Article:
Stronger than wool, warmer than cashmere, and more breathable than synthetics, alpaca fiber is an ideal material for use in both crafts and apparel. If you enjoy the delightful process of felting, get ready to experience a whole new level of crafting heaven by swapping your wool for alpaca fibers!
What Is Felting?
Felting is an ancient craft, still widely enjoyed today. Unlike weaving or sewing, this relatively simple process involves separating and re-tangling animal fibers to create specific shapes. Animal fibers are coated with interconnected scales that serve to keep the coat’s shape. In felting, these tiny scales are separated using friction, water, or heat. They are then re-tangled into the desired shape. Here are the three common methods you can use:
- Wet: Start by laying one piece of fiber perpendicularly on top of another. The more layers you have, the thicker the felt will become. You can use a screen to hold the layers in place. Next, wet the top layer with soapy warm water and use your palm or a sponge to gently rub the fibers together. This method works great for blankets, gloves, hats, and more.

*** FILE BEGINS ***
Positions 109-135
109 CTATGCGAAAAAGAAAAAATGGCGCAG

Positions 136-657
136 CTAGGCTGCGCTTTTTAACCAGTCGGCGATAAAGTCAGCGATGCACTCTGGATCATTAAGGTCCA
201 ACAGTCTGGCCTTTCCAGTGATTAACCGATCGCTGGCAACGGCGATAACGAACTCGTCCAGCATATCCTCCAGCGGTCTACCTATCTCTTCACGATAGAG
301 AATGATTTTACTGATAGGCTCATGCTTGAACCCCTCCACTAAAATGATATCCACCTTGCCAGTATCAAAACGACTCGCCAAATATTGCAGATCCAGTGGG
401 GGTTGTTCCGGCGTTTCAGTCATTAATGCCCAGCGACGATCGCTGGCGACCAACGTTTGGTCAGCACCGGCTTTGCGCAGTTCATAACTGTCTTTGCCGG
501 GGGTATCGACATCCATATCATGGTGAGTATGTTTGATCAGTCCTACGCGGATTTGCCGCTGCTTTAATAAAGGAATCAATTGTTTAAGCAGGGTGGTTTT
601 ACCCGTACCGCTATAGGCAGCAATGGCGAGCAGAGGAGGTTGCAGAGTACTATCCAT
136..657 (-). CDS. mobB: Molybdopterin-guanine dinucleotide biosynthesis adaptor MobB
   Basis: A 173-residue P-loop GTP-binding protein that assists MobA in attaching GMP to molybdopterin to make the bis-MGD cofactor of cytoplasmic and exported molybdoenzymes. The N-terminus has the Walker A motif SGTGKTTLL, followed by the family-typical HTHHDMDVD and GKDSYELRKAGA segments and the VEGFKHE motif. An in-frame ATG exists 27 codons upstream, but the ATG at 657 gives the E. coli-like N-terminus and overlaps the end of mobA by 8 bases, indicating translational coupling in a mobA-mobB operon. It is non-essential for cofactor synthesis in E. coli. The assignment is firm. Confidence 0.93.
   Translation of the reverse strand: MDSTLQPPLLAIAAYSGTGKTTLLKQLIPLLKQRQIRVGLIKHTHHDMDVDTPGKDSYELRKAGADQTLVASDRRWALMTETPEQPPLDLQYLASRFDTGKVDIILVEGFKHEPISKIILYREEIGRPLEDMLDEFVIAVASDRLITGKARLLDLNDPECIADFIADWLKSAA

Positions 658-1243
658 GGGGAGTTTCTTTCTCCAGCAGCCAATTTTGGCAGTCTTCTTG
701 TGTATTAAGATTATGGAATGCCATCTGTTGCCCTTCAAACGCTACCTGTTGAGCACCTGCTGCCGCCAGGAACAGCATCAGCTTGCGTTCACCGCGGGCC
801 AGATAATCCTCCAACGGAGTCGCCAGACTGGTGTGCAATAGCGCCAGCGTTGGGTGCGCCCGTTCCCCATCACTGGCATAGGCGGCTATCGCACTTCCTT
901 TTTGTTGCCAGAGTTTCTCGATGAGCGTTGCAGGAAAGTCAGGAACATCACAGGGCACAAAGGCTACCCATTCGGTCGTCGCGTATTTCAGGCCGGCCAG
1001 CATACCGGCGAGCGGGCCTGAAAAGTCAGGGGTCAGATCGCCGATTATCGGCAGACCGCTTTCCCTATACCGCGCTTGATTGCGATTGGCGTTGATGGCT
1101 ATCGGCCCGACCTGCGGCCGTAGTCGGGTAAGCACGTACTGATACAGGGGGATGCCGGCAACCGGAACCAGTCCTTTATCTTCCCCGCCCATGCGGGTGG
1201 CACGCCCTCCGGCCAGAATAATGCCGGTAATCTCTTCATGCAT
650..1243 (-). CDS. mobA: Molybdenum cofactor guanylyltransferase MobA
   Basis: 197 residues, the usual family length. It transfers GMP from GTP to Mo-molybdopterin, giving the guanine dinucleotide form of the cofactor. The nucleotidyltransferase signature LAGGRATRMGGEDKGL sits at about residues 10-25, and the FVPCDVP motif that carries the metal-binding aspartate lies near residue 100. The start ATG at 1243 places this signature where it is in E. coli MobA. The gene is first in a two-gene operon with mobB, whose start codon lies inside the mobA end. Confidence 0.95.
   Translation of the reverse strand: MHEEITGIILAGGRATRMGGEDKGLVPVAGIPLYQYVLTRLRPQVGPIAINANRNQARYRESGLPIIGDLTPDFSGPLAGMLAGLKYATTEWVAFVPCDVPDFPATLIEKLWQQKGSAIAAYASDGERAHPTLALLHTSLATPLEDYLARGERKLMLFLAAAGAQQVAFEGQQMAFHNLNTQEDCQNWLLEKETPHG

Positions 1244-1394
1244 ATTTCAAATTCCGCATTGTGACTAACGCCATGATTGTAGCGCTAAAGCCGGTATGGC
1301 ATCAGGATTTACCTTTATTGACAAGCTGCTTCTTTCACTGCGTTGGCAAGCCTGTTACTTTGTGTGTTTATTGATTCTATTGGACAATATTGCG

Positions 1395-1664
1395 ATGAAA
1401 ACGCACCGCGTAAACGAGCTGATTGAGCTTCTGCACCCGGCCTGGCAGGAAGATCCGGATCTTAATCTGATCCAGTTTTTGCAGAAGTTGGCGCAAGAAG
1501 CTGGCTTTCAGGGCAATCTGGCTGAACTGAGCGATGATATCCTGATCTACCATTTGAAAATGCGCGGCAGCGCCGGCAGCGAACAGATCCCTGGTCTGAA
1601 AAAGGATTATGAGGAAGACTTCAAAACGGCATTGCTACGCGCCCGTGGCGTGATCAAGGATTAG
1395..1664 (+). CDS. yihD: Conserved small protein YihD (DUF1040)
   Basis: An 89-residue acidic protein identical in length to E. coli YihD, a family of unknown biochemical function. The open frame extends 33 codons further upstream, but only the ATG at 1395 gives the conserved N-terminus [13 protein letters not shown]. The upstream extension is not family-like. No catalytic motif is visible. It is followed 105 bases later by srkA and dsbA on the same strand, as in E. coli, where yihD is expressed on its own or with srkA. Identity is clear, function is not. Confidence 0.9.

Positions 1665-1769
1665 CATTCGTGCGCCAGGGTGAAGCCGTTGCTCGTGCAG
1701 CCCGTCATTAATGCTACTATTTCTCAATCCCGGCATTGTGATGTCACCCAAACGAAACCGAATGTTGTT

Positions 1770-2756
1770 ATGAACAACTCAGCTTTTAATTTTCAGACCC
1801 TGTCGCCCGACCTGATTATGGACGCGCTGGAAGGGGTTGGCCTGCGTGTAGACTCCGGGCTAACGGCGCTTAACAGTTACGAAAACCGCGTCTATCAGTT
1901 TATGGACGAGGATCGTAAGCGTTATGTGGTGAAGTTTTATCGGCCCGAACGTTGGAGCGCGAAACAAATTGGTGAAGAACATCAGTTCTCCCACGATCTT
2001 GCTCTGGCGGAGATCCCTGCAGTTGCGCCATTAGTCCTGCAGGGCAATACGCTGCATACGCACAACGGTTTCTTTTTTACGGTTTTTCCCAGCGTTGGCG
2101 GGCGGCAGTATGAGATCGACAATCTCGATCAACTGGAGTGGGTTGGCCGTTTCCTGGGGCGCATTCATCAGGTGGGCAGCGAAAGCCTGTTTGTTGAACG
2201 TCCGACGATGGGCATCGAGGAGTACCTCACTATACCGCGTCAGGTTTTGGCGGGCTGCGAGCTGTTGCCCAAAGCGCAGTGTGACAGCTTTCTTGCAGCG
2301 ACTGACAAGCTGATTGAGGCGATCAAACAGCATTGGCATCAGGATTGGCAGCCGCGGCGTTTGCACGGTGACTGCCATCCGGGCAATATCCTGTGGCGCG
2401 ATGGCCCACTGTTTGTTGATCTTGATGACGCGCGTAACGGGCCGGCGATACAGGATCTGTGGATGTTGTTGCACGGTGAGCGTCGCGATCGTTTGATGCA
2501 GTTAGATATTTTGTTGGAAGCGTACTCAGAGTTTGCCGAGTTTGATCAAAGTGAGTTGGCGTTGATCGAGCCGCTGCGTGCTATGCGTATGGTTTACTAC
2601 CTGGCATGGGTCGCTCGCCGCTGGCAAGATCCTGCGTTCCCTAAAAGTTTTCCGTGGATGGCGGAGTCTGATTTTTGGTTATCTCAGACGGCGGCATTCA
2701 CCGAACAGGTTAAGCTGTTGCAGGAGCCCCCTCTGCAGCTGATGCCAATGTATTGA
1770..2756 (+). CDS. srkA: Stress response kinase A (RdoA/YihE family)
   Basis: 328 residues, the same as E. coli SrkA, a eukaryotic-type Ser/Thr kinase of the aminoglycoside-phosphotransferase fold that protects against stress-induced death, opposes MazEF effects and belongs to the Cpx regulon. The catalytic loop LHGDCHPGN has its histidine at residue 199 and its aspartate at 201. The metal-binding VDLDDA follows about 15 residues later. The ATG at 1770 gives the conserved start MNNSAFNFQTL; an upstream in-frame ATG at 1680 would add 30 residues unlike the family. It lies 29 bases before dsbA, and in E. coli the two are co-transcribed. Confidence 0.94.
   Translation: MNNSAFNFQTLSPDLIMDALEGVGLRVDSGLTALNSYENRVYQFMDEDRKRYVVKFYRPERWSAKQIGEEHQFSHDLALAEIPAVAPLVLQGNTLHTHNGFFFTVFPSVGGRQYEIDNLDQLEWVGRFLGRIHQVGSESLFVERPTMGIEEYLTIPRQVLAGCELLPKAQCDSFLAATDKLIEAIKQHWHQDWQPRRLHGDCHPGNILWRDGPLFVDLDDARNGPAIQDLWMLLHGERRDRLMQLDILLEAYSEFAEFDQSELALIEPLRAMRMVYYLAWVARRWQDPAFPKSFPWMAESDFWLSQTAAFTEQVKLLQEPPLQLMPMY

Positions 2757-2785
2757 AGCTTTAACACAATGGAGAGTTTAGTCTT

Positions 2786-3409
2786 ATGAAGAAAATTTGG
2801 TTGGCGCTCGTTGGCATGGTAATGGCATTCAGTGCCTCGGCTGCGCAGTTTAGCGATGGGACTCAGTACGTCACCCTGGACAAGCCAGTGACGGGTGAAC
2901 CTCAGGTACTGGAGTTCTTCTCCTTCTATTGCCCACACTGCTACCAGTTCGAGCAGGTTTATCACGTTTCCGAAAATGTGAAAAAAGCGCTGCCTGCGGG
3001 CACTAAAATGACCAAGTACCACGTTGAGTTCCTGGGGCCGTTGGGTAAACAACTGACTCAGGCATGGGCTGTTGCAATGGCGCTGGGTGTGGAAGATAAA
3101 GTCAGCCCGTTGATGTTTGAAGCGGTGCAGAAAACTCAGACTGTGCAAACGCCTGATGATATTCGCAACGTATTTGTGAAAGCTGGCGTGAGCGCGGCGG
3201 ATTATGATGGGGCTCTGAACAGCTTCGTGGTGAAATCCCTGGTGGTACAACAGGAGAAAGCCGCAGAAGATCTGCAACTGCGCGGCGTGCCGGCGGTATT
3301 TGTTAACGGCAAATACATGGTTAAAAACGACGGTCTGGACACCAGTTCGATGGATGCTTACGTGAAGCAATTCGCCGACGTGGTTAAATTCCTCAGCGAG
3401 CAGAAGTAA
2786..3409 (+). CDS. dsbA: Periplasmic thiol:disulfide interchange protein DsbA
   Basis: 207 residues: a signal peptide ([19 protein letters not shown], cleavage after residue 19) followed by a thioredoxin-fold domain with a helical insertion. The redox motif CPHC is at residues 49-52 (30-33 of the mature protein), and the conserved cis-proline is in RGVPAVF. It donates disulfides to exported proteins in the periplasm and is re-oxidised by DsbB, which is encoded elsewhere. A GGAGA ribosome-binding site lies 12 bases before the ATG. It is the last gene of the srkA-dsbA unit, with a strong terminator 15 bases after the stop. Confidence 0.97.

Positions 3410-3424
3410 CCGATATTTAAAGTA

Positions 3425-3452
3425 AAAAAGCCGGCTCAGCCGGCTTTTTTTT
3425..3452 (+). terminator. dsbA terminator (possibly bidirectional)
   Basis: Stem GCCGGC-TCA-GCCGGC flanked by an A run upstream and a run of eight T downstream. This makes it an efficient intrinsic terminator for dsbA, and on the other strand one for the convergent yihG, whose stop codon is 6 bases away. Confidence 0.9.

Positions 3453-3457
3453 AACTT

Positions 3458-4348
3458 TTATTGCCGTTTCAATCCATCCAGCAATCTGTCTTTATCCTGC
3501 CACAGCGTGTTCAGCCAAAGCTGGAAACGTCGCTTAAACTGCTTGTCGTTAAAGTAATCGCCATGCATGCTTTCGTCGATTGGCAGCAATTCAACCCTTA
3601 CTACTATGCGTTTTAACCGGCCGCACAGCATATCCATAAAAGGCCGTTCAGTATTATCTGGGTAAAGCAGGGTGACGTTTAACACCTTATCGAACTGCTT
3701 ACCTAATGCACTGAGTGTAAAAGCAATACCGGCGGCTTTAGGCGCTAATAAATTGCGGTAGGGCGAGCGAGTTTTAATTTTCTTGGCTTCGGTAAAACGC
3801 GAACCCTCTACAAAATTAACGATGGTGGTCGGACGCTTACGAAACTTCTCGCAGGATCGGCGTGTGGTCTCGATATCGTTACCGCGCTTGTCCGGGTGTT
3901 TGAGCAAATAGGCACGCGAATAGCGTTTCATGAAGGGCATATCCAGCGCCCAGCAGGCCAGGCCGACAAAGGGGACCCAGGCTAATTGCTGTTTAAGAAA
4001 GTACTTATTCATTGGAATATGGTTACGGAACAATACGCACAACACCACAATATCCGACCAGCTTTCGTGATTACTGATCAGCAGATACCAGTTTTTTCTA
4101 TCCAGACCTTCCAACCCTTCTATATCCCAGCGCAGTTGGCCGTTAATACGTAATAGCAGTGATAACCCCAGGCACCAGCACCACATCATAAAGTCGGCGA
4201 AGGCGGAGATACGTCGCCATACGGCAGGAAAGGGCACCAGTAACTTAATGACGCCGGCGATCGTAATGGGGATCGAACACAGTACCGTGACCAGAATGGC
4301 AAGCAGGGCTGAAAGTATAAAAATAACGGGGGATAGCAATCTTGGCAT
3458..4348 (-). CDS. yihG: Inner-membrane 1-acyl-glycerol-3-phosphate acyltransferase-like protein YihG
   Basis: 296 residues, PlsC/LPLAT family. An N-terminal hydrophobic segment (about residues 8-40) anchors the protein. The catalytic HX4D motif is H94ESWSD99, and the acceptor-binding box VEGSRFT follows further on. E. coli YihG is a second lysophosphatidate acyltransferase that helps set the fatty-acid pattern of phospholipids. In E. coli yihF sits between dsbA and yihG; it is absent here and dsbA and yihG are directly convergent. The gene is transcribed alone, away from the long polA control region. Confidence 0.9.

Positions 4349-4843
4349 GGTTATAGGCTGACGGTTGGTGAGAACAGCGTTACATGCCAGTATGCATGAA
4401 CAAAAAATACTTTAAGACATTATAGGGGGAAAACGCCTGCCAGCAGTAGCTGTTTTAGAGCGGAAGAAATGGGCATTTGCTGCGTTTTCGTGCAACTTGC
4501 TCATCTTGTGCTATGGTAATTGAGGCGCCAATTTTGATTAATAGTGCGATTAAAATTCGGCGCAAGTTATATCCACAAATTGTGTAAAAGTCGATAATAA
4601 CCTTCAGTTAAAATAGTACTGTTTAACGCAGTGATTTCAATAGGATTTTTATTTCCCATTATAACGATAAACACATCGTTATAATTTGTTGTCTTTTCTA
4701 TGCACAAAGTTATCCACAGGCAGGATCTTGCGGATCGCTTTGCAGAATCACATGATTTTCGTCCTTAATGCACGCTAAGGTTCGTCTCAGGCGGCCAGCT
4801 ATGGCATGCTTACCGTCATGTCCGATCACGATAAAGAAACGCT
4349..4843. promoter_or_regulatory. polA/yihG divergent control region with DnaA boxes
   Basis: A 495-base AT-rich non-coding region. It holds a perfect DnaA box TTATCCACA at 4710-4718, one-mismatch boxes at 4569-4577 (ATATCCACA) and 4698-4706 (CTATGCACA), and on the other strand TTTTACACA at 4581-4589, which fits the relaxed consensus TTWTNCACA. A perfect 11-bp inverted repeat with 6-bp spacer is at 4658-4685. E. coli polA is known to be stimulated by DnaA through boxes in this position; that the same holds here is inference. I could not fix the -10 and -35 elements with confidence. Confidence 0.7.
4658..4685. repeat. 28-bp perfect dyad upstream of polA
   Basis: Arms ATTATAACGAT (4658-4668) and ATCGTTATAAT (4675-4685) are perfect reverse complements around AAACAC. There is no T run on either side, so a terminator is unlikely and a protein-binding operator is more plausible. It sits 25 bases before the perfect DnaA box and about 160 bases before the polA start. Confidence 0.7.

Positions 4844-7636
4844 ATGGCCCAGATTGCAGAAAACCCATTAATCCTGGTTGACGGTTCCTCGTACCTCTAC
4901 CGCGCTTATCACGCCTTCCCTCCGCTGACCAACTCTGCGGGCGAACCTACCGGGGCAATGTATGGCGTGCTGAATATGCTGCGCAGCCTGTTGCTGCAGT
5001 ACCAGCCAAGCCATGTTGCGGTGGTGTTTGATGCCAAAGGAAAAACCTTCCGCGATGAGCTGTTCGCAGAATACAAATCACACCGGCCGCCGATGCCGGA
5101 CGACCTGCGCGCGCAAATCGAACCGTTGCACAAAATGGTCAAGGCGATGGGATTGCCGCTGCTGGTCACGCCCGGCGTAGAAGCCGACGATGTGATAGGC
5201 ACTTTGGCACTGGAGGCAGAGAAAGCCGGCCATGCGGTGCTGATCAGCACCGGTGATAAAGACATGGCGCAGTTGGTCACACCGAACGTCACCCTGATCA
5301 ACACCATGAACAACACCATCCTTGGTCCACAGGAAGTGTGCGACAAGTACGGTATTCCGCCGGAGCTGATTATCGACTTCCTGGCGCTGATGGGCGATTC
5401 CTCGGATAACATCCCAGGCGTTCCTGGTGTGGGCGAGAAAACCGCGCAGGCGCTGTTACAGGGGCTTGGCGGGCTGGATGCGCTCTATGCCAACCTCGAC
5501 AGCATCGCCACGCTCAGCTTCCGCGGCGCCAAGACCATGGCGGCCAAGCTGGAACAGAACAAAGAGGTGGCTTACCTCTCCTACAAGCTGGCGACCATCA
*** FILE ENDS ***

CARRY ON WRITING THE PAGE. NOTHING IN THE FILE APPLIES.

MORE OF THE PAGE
- Dry: This technique requires a set of barbed needles, hence the reason it’s also called needle felting. The barbs serve to tangle the fibers outward, which is an effective way to make 3D figurines or raised designs on fabrics and garments.
- Knit: For those who prefer to knit or crochet with animal fibers, you can create a knit felt by washing your garment and shrinking it in the dryer. By tightening the holes between your stitches, you still enjoy the same felt-like feel.
Why Should I Use Alpaca Materials?
Alpacas have been domesticated for thousands of years. South Americans have used their shearings to make everything from blankets and sweaters to baskets and textiles.
True, natural alpaca fiber is durable, luxurious, and incredibly soft. This material can be used for wet, dry, and knit felting. It’s considerably warmer than wool, yet much more comfortable against your skin. It’s also free from lanolin and dander and so naturally hypoallergenic.
The best part about working with alpaca materials is that you enjoy a variety of natural colors that won’t fade over time. Alpaca fiber is an ideal choice for hobbyists because it’s physical properties are easy to work with. You don’t have to worry about wrinkling or matting, and it effectively wicks water and even resists flames. These fibers are also machine-washable, biodegradable, and highly sustainable.
For more tips or to learn about our 47-acre farm, give us a call. We’d love to hear from you!